Livestock conditions were little changed from last week, and remained mostly good. Pastures were getting just a slight bit dry in some areas, but were still greening-up. Farmers in some areas of the state have begun cutting small grain and ryegrass hay.
Peaches remained in mostly good condition. Vegetable planting made good progress in the favorable weather. Conditions ranged from fair to good.
An upper level feature dropped southeast on Monday with areas of light rain and unseasonably cooler temperatures.
Under a patchwork of cumulus clouds, surface winds on Tuesday gusted from the north at over 30 mph. A late spring freeze and scattered frost was reported Wednesday morning for much of the state, excluding the southernmost counties.
Bright, blue skies were observed during the daylight hours Wednesday and Thursday. On Thursday evening at 6:00 p.m., Anderson AP measured a relative humidity value of 14 percent. A full day of high angle sun helped warm Friday afternoon into the 80s.
A weak, frontal boundary entered the state on Saturday with increased cloudiness and isolated showers. Mostly sunny, breezy conditions were reported through the day on Sunday.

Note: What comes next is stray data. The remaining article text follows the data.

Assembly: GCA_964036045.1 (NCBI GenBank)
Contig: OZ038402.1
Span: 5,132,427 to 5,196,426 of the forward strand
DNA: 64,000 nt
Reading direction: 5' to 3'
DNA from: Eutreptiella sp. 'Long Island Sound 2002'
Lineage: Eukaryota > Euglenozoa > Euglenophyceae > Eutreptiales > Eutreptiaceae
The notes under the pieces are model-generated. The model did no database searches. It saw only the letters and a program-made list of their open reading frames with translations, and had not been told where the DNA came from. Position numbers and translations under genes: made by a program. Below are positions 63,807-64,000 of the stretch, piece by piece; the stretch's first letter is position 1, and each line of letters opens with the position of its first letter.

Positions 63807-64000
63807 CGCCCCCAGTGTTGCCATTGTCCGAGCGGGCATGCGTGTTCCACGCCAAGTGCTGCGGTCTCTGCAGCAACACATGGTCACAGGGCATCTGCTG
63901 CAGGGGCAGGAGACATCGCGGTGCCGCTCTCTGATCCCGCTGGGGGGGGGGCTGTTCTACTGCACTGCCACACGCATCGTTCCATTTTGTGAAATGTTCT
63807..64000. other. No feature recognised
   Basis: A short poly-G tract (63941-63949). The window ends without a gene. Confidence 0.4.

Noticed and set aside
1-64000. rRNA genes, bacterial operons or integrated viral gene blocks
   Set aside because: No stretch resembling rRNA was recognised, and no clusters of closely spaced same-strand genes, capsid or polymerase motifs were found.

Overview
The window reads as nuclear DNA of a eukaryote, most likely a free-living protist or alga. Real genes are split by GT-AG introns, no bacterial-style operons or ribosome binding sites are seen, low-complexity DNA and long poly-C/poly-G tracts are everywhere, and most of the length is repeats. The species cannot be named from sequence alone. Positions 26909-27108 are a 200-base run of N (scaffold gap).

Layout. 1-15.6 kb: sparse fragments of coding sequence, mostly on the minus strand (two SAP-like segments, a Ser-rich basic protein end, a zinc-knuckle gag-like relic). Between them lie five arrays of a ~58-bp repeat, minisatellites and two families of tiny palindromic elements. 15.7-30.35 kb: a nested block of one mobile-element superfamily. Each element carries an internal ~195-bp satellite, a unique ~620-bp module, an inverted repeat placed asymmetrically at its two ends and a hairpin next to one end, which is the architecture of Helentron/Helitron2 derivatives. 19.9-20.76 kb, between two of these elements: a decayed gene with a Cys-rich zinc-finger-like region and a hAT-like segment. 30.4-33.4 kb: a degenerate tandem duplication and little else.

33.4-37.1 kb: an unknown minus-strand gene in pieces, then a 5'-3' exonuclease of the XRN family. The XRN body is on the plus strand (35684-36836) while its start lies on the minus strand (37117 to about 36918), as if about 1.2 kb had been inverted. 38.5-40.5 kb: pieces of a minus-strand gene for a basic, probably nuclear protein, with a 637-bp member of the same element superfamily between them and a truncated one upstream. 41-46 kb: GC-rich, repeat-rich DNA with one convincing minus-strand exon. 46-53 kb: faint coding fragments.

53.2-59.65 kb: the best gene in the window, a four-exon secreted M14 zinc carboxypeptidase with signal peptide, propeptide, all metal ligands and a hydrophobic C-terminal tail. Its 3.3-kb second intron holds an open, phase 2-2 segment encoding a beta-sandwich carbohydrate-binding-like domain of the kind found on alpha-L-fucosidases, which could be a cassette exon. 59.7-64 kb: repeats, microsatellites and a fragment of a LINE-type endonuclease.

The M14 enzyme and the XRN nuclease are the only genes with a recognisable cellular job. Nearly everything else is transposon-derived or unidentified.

The state average temperature for the period was seven degrees below normal.
The highest official temperature reported was 86 degrees at Cheraw and Jamestown on April 18. The lowest official temperature reported was 27 degrees at Pelion on the morning of April 16. The heaviest official 24-hour rainfall reported was 1.49 inches at N. Myrtle Beach AP on April 20. The state average rainfall for the period was 0.2 inches.
The week started off dry, followed by heavy rains throughout the weekend. Days suitable for field work were 5.5.
Good progress was made on corn planted. Due to the scarcity of seed, some growers were waiting for warmer temperatures before planting their crops. However, other growers were planting at full speed.